As I’m sure you’ve read in other posts on here recently, we are smack-dab in the middle of another round of Iron Builder. Here is one more entry featuring the red canopy seed part from LEGO builder Jake Hansen. What really stands out to me in this build, besides its Crash Bandicoot-inspired color scheme, is all Jake’s interesting parts usage. The use of upside-down green baseball caps for leaves is genius, as is sticking those 1×1 curves onto the ends of roller skates at the base of the altar. I’m an absolute sucker for a design that connects parts in atypical ways. I also love the texture change in the base of the model, from the rolling curves of the jungle vegetation to the blocky stone of the path leading up to the altar. And as for that tree in the background, I’m definitely not not stealing the tube-filled trunk design for my own builds. The Iron Builder gods will be pleased!
Everyone needs an escape at some point. For Marius Herrmann it’s the game “Ghost of Tsushima”. Inspired by the beautiful world of Tsushima, Marius created the Arrow Peak Shrine in LEGO. There is a lot to love about this build. Making this creation took its fair share of time due to there being so many rocks that had to be built. There are a lot of fun little details hidden in this creation. Let’s look at a couple of them. The Wizarding World wand is one of the parts that LEGO fans have been getting very creative with. The same goes for Marius. In this creation, the wand is used as a fence in the temple. The pathway towards the temple has to be created with a LEGO net, I do not know how you would otherwise manage to create such an organic-shaped pathway. The shrine next to the pathway uses a minifigure shortbeard and there is a gingerbread skirt hidden in the torii gate. The tree in this build really is something else. It features almost everything except the kitchen sink. There is a Gallimimus body hidden in the trunk and one or two big giants lost their muscles. Quite worth it if you ask me.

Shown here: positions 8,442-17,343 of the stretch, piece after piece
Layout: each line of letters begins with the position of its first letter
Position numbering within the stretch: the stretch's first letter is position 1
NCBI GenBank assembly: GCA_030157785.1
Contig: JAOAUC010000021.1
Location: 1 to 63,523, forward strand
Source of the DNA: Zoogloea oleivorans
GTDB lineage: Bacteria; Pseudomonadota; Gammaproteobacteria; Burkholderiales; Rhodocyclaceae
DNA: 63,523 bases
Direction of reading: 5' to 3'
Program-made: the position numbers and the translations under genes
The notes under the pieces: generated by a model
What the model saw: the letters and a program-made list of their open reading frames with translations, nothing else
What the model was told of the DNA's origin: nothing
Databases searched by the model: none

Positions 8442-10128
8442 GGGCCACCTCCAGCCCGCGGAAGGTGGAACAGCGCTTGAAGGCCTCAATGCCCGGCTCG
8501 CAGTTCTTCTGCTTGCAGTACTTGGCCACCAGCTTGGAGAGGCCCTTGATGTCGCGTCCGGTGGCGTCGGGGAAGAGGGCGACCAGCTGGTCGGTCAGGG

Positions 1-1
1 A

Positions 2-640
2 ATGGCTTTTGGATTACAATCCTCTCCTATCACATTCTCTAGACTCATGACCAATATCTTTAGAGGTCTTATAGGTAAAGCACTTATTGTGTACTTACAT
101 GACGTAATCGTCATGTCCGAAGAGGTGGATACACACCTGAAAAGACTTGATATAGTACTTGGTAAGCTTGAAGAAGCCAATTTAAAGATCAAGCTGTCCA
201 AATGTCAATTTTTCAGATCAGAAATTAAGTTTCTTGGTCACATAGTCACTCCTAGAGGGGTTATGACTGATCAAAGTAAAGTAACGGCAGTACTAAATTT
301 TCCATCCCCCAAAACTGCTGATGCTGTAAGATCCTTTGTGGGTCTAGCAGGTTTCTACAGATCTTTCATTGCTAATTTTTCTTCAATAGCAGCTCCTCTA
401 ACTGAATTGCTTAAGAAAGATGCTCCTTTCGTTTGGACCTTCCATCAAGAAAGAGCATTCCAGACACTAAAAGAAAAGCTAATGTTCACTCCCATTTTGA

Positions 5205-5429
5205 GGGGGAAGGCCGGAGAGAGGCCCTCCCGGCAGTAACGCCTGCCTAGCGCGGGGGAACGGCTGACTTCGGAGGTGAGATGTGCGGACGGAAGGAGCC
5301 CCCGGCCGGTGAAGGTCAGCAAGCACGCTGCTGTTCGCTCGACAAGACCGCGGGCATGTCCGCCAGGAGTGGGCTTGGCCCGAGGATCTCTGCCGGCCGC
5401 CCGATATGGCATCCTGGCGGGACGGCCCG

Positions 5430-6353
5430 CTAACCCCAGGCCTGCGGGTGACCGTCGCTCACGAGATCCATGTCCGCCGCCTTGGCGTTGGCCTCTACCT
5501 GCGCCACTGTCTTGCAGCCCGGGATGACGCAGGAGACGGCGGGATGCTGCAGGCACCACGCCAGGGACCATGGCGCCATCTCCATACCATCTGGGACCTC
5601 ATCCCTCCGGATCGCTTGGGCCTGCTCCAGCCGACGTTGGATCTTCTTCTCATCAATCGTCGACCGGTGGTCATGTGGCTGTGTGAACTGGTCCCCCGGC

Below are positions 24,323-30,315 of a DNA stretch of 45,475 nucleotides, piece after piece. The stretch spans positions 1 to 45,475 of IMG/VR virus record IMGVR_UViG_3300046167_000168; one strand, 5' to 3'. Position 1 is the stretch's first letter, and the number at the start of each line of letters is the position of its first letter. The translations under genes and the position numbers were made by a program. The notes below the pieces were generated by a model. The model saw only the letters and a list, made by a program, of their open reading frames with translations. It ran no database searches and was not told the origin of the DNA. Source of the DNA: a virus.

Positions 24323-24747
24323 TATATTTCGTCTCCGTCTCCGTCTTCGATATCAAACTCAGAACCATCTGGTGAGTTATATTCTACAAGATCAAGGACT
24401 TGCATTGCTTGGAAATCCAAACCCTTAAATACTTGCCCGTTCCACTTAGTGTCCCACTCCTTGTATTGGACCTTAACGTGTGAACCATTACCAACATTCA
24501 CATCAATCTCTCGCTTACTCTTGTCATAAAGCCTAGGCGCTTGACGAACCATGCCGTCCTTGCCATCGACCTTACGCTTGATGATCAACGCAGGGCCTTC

Sometimes it’s all about getting the right camera angle… And maybe some fantastic vaulted ceilings. This monochrome shrine, built by David Hensel, is an exceptional marriage of LEGO architecture and photography. The lighting gives the whole scene a sense of somber and noble peacefulness. And the way that the pieces mesh together provides an element of age. It’s bold yet austere. If you have never tried to build curves like this, take a crack at it. This style requires a patient hand!
David recently made another completely different monochrome build. This time photography comes into play in a different way. Also take a look at some of these other awesome monochrome creations in our archives.